By Rich Bevensee
Diamond Jacks coach Chris Brown saw this coming.
All week his Diamond Jacks 11U Gold players worked harder than ever in practice, paying attention to detail and pairing that work ethic with increased intensity. Brown thought, just maybe, this is a sign the DJacks are headed for big things.
That terrific week-long effort played out this weekend at Diamond Nation in Flemington. After a wakeup call in their first game when they gave up double-digit runs, the Diamond Jacks scored in double figures three times and claimed their first tournament championship of the spring.
Mason Matis drove in two runs and contributed key hits throughout the weekend to earn the tournament’s Most Valuable Player award, Nicky Stangota pitched a complete-game four-hitter, and the DJacks 11U squad roughed up the KUBA Knights 11-3 in the Home Run Classic finale on Sunday evening.
“This is so much fun,” Stangota said. “I’ve won tournaments before, but not like this.”
“Each week we kept getting better and better, getting a little more comfortable,” Brown said. “We had a great week of practice and you can tell. They were very focused, energetic, and they had a heightened awareness as far as knowing what to do with the baseball when it’s hit to them and playing catch. And that’s all baseball is – playing catch.”
The Diamond Jacks rolled to the title with a three-pack of offensive blowouts, but not before a small hiccup in the form of a 12-6 loss to the Woodstown Heat. The DJacks rocked 3Up3 Down Baseball and Hustle Baseball Academy by identical 11-5 scores, then woke up for seven late runs for a 7-3 victory over the Mount Olive Marauders.
Matis, who went 2-for-3 in the final, figured prominently in the first two DJacks rallies. He and Brett Myers drove in runs with groundouts in the top of the first inning for a 2-0 lead. In the third inning, Myers drilled an RBI double and Matis added an RBI single as the DJacks’ lead grew to 5-1.
“I didn’t start out great this season but I got some more lessons and I started hitting a lot better,” Matis said. “In the beginning of the spring I was stepping out, and from then to now my footwork has been a lot better. I also worked on my two-strike approach and now I try to swing a lot earlier.”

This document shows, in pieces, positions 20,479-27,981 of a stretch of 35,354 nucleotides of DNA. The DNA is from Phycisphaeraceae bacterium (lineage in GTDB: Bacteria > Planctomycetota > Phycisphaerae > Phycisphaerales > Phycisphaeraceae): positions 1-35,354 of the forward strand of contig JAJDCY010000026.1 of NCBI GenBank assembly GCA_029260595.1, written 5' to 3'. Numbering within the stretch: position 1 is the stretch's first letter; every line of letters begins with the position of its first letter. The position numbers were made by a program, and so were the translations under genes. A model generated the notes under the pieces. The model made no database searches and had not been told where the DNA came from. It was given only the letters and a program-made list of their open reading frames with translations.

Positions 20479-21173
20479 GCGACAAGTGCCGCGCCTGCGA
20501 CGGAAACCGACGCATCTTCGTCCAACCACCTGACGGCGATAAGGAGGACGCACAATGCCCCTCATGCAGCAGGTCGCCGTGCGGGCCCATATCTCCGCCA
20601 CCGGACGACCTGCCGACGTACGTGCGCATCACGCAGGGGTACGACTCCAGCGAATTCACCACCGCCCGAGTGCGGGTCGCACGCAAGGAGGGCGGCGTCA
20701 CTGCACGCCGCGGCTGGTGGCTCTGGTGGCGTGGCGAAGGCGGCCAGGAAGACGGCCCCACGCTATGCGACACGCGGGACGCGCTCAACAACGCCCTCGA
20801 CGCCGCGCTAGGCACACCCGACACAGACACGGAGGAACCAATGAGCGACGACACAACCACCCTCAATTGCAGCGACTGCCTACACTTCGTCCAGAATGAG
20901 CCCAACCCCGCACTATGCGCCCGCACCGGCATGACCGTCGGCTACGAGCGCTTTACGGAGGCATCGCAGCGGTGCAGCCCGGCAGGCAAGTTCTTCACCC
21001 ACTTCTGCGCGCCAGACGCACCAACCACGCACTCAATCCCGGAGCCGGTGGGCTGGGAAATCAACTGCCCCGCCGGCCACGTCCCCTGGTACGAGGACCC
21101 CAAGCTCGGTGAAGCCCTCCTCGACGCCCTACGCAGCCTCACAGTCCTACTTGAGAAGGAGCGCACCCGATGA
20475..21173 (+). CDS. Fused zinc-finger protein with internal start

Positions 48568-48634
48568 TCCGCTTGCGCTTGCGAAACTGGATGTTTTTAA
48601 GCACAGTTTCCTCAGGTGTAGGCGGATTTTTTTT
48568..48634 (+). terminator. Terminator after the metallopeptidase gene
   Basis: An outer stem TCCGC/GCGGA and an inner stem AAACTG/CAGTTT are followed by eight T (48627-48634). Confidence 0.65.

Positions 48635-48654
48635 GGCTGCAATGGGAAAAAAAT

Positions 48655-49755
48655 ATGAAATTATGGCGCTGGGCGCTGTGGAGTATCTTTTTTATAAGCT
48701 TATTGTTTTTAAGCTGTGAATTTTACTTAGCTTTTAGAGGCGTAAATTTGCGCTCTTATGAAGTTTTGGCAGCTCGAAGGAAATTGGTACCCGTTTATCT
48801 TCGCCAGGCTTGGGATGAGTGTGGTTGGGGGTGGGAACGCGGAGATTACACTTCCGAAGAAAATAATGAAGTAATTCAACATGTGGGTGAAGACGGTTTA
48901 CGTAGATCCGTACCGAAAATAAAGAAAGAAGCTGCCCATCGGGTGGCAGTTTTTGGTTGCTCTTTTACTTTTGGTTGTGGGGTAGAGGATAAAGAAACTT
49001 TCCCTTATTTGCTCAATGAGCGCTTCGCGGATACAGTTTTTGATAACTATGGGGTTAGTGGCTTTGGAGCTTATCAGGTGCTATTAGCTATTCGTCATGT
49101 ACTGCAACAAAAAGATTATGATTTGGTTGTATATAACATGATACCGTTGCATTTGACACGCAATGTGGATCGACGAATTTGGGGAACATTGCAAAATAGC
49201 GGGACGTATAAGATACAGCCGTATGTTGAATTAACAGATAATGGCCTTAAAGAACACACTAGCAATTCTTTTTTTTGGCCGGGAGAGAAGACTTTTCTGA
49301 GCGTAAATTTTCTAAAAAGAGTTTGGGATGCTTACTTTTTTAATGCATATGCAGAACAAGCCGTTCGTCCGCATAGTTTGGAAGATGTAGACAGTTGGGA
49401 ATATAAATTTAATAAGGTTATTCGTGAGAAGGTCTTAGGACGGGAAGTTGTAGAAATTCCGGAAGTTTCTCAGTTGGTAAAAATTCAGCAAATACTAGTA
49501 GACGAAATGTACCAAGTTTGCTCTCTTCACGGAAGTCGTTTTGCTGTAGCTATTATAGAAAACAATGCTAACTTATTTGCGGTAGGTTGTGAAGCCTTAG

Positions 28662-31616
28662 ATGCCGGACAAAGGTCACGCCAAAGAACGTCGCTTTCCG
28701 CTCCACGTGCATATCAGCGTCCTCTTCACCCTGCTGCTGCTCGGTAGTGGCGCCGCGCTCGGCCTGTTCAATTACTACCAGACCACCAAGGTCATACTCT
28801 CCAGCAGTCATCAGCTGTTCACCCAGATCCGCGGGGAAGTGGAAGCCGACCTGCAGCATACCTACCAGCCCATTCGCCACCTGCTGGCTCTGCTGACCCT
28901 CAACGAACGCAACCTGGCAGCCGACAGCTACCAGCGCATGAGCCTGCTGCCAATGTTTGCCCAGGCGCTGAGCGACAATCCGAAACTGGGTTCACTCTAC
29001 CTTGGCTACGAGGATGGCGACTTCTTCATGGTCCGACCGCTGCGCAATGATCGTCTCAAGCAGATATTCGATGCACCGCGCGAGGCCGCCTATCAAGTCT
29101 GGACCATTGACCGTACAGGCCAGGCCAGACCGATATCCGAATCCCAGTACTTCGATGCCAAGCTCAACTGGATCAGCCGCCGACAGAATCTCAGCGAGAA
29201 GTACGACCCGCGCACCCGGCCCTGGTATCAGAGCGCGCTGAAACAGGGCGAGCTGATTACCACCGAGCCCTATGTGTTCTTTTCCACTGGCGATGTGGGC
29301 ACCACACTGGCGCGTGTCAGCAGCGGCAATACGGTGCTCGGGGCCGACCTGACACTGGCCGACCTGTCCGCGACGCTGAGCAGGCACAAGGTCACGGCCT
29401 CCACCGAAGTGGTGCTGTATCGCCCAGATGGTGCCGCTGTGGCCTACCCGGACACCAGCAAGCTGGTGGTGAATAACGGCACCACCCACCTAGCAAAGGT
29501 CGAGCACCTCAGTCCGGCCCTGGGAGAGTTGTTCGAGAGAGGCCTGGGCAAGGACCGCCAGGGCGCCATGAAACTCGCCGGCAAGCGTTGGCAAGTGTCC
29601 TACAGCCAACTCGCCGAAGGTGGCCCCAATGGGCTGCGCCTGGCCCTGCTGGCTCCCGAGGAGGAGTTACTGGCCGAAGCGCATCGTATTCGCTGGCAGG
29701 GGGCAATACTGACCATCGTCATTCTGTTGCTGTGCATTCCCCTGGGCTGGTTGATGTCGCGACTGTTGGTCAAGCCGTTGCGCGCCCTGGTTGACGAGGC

Unlike their semifinal against Mount Olive when the DJacks bats were silent until the fourth inning, the hosts scored in every inning against KUBA and earned a mercy-rule victory by the fifth.
In the top of the fourth inning, Max Lopez scored on a Dylan Rymar fielder’s choice, and Lee Zarnas, who showed off his terrific arm at shortstop, scored on a wild pitch for a 7-1 Diamond Jacks lead.
The DJacks sent all 11 batters to the plate to produce a four-run fifth inning. Lopez scored on a wild pitch, Zarnas slapped a two-run single through the middle and Casey Perez added an RBI single to left.
And the beneficiary of all this offense was Stangota, whose mixture of fastballs, changeups and knuckleballs – yes, he throws an effective knuckler – allowed him to face just four batters over the minimum. He didn’t allow a single walk and he struck out seven.
“I think different pitch types mixed them up,” Stangota said. “I was throwing curveballs and knuckleballs. My dad (Carmen Stangota) taught me the knuckleball. I knew my team would play good defense and get some hits.”
The Knights were so stymied by Stangota that leadoff man Joe Johnson (2- for-2 with a double and a run scored) was the only KUBA player to record a hit until the fifth inning.
Dhilan Chopra and Owen Iversen opened the bottom of the fifth with back-to-back singles, Peter Rettig drove in Chopra with a groundout, and Iversen never stopped running from second on the play and he beat the throw from first.
“Nicky was unbelievable,” Brown said. “Everything was working. He was commanding both sides of the zone, and he was throwing his fastball, his change, his knuckleball. He definitely kept them off balance. If he can change speeds he can definitely pitch and go deep into the game.”
The semifinal victory over Mount Olive was a confidence-boosting comeback win for the DJacks. The game was scoreless until the fourth inning when the Marauders scored twice.
The DJacks responded with some big shots in the next two innings. Colin Casey and Zarnas both ripped two-run doubles in the bottom of the fourth for a 4-2 lead. Lopez fueled the DJacks’ three-run fifth with a two-run, grounds rule double, a prodigious blast which bounced over the center field fence.
Kennett Unionville Baseball Association (KUBA) is based in Kennett Square, in the West Chester area of Pennsylvania. It reached the 11U final as the top seed by beating Locked In Baseball Expos 11U Blue 6-3, tying Hustle Baseball Academy 4-4, and edging the Woodstown Heat 6-4.
Johnson, KUBA’s third baseman, turned in one of two web gems for the visitors from the Keystone State. In the third inning he stabbed a hot grounder down the left field line off Matis’ bat and threw to second for a force out. Iversen made a nice pick play at second to scoop a Rymar grounder and get the out at first.